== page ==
The Use Of The Word “Magic”
Half the time, when we use the word magic, we are not actually referring to anything with magical properties but rather something that is an illusion or singularly impressive. A very gifted sports player might often be referred to as having magical feet or hands, when what they really have is a specific gift for the game.
This much is not news to anyone, but what is interesting is how the word “magic” has come to be used so regularly for things that are impressive. The idea of magic as a phenomenon is that it makes things happen when there is no realistic explanation for it. There is of course a difference between being very good at something and being freakishly good at it.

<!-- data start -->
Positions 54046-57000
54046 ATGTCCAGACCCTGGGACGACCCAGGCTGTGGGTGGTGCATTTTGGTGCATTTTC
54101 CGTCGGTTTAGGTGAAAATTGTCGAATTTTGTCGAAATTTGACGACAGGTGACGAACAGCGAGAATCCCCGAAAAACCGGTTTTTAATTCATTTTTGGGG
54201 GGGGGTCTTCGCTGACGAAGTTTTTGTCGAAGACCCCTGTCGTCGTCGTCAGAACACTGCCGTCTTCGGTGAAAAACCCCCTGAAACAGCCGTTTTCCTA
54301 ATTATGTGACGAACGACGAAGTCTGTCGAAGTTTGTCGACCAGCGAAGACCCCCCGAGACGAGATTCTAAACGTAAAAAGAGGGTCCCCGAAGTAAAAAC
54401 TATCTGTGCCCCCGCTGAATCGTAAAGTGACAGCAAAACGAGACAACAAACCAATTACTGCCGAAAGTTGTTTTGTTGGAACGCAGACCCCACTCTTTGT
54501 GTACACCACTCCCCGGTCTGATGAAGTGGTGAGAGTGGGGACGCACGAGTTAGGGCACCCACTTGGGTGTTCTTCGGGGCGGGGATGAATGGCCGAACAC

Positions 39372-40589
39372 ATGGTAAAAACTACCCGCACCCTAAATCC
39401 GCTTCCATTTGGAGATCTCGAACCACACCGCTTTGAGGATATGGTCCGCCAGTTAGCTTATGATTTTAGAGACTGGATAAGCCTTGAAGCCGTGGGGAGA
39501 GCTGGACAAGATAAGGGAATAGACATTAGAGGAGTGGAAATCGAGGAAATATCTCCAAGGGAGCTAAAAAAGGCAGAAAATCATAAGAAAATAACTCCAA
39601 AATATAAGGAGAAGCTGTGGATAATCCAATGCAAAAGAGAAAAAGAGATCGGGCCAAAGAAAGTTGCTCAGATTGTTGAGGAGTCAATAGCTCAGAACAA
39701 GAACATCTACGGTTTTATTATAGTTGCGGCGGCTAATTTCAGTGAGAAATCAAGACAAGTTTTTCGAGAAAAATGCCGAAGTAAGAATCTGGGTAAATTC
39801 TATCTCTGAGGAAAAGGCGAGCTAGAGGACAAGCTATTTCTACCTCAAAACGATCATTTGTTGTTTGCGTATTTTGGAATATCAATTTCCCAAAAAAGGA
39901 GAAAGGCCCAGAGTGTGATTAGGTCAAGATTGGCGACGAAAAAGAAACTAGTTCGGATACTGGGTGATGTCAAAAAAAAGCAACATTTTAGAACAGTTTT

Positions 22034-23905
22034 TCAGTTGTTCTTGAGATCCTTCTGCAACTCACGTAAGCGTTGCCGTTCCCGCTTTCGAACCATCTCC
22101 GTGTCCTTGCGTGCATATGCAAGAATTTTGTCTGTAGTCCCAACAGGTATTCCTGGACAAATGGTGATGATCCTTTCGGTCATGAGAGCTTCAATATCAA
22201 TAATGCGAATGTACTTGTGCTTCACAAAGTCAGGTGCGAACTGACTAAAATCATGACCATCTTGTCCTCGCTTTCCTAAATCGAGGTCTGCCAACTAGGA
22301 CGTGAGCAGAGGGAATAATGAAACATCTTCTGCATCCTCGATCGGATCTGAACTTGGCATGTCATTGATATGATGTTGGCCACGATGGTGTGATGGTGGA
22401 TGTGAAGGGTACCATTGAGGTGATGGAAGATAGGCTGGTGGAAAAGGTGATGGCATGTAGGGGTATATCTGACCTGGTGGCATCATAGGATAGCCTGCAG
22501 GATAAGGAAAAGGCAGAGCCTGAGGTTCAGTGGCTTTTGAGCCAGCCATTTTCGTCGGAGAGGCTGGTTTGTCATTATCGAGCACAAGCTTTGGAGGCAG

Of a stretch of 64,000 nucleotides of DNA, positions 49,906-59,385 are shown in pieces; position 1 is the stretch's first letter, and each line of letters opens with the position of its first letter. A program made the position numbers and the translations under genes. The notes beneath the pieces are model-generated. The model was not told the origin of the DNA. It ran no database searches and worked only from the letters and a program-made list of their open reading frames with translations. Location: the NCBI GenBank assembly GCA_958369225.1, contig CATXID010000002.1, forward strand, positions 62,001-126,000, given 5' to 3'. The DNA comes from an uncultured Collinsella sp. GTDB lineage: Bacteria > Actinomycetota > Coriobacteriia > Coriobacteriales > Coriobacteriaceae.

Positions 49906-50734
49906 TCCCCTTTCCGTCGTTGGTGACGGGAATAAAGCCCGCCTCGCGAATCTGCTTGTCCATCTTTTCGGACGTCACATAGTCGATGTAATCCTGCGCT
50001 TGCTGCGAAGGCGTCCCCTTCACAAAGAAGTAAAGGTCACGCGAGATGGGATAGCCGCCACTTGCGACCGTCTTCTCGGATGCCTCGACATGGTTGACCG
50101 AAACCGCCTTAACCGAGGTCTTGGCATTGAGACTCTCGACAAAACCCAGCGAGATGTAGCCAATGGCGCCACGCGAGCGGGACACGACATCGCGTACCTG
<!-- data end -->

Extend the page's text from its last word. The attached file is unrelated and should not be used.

Any parent in the world has probably, at one time or another, explained how something works by saying it is “magic”, usually to avoid giving a longer, more detailed and practically incomprehensible to children, explanation. It usually satisfies the child if they are young enough, as children are generally perfectly ready to believe that their parents are magical.
The actual existence of magic is something that will always divide people. Skeptics will have an explanation for a seemingly magical phenomenon or will believe that one exists where believers will happily put the phenomenon down to magic. As we cannot disprove the existence of real magic, it is quite pleasant to believe it exists. What is certain is that we will always be impressed by someone doing something inexplicable.